Plant your potatoes soonPosted By: rocket veg Category: Seasonal Tips
If you fancy digging up some wonderful home-grown, delicious-tasting spuds in a couple of months, now is the time to get planting. Easter is generally reckoned to be the traditional time to plant potatoes, but as Easter is two weeks earlier this year than last, there’s no rush and the recent cold and snowy weather means that the soil is still chilly. That said, I intend planting my spuds soon in order to get an early crop. If the threat of yet another cold spell (‘Beaster’!) comes to pass, I may cover the rows with fleece.
Are your seed potatoes ready for planting?
Before planting, seed potatoes should be ‘chitted’. (If need be, search out my previous article about this.) I bought my seed potatoes in early January, laying them out on cardboard egg trays which have been sitting on a table in a cool room in the hope that some sturdy shoots will develop – which they have. Keep an eye on them: if left, the shoots will put on rapid growth and are seriously weakened as a result, a bit like finding a forgotten potato at the back of your vegetable rack, the spindly white shoots trailing onto the floor!
How to plant potatoes
There are several ways to plant potatoes. Try asking a couple of fellow gardeners what they go about it and you’re likely to get conflicting advice, but then that’s true of many aspects of gardening! I’ve tried various methods – digging a narrow trench and lining the base with rich compost and organic matter to give the developing tubers a boost; plunging a trowel as deep as possible into soft soil to create a hole and popping a spud in.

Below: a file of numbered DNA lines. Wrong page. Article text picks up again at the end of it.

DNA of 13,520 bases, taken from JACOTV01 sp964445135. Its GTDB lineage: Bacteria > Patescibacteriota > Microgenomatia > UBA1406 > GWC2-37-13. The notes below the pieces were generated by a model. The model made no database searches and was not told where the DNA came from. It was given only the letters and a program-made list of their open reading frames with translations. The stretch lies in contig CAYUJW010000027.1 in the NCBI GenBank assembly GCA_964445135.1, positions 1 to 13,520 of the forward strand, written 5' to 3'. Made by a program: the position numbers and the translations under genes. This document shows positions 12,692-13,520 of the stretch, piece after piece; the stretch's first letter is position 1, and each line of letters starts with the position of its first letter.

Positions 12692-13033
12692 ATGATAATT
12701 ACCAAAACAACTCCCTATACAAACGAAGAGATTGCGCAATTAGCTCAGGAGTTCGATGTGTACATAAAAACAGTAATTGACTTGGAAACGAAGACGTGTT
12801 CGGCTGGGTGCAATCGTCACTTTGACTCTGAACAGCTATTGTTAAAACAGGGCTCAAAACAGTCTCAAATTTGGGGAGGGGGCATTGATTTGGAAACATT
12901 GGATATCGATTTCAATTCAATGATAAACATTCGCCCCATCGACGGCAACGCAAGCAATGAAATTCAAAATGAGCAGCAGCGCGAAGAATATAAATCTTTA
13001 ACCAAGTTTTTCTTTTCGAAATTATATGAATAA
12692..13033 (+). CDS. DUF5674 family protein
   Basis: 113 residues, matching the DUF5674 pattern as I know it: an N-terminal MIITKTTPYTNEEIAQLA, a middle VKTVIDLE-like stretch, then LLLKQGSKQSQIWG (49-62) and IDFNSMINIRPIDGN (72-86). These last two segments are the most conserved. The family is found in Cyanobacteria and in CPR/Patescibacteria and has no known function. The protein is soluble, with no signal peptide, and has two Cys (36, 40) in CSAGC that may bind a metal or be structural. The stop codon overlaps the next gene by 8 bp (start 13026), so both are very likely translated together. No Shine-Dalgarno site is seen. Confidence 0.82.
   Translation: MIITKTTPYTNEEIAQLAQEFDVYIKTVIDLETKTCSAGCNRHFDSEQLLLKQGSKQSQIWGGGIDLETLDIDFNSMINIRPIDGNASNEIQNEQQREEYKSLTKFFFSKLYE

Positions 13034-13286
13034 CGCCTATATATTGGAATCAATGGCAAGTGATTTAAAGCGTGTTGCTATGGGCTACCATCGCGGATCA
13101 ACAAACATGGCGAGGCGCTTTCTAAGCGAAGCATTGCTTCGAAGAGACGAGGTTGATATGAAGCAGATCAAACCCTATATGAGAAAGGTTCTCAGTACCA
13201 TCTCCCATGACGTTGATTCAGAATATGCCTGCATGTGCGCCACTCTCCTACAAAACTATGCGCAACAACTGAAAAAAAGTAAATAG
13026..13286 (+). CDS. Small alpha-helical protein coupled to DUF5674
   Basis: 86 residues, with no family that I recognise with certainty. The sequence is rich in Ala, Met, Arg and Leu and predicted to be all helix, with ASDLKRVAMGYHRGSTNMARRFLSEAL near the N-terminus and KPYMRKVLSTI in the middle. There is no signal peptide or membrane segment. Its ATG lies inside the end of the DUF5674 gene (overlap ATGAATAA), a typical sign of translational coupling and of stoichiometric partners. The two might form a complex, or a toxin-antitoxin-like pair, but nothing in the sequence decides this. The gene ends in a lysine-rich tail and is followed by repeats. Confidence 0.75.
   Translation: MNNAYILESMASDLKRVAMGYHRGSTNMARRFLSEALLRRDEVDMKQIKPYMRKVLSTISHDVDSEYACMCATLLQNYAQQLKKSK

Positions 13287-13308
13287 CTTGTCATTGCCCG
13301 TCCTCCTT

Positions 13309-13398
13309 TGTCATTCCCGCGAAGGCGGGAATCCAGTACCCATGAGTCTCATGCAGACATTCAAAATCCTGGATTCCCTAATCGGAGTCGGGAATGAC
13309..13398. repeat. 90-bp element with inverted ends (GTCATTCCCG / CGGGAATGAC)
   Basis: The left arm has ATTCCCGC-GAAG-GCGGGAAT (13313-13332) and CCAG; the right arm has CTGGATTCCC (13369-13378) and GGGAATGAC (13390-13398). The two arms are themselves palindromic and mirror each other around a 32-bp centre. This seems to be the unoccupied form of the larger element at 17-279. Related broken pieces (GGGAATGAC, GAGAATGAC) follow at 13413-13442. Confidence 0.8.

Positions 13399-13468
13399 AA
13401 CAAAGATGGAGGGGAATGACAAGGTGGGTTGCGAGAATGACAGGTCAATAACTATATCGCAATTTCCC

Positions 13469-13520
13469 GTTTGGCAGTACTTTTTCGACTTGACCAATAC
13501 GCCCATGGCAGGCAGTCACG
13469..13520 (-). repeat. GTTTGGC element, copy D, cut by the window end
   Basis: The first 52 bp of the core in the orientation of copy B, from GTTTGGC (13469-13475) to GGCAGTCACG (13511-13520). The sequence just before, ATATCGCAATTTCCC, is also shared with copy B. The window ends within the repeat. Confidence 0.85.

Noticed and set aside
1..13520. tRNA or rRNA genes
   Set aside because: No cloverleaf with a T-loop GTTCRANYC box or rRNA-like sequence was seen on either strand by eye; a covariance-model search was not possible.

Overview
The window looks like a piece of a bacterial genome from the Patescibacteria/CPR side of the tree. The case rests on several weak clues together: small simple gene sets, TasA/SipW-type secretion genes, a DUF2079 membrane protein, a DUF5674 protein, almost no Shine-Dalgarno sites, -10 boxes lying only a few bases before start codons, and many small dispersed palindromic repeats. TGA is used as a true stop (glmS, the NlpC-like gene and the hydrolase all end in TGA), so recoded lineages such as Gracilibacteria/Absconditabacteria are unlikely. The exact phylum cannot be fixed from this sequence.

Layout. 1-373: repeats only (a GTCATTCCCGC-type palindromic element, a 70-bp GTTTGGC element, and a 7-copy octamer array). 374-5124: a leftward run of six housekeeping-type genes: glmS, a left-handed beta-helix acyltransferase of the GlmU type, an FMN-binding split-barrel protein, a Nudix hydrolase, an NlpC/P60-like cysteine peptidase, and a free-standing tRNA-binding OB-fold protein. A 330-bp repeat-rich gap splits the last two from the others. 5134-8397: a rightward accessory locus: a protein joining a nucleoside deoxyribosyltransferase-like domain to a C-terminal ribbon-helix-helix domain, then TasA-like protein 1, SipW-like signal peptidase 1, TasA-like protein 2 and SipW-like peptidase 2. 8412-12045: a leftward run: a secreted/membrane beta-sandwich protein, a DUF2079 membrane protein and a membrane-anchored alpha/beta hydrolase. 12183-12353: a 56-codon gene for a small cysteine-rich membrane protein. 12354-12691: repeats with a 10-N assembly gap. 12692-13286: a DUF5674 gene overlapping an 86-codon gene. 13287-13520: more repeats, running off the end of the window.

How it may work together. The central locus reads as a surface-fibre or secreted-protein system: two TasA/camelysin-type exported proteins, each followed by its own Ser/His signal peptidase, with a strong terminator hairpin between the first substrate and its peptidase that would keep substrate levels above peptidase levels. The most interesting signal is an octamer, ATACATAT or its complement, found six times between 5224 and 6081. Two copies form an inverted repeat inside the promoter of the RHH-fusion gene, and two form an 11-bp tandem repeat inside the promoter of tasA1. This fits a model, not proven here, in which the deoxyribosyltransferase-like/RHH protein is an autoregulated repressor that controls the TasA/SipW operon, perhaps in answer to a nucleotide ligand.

Everything changed a few years ago when I was lucky enough to acquire a clever gadget specifically devised for planting potatoes. It belonged to my father in law who grew up in a tiny village in the Northamptonshire fens and whose family had laboured on the land for many generations, working long hours in the bleak landscape for the wealthy owners of the farms in that part of the country. Various members of the family had also cultivated small parcels of land on the edge of the village, growing vegetables for their own use, and I guess that one of the family was clever enough to make a simple tool to take the backache out of potato planting. The design is simple and clever – two long handles at the end of which are two hinged metal ‘jaws’ which close to form a cup with a blunt bladed edge. Place a seed potato in position, push the cup deep into loosened soil, lever the handles apart and the potato is deposited in the ground. It’s a joy to use and I can plant a row of potatoes in a matter of minutes.
Having got the potatoes in the ground - what to do next
Once in the ground, use a rake to draw a shallow ridge along the row above the potatoes. Over the coming weeks, the tubers will develop to the point when the tips of the foliage will appear along the ridge, always a satisfying sight. At this point, use your rake again and draw a layer of soil (‘earthing up’) over the foliage which not only protects the tender tips from late frosts, but will also encourage more spuds to develop along the length of the plant stem.
Growing potatoes where space is limited
If you are determined to get a small crop of delicious new potatoes but are limited for space, they can also be grown in a suitable container such as a large pot. Special ‘potato bags’ are also available. Simply fill the base with 6” (15cm) of rich compost and sit a couple of seed potatoes on this, adding layers of compost as shoots appear until the container is filled to the top. Once the flowers have appeared and the foliage wilts you will know the potatoes are ready to harvest.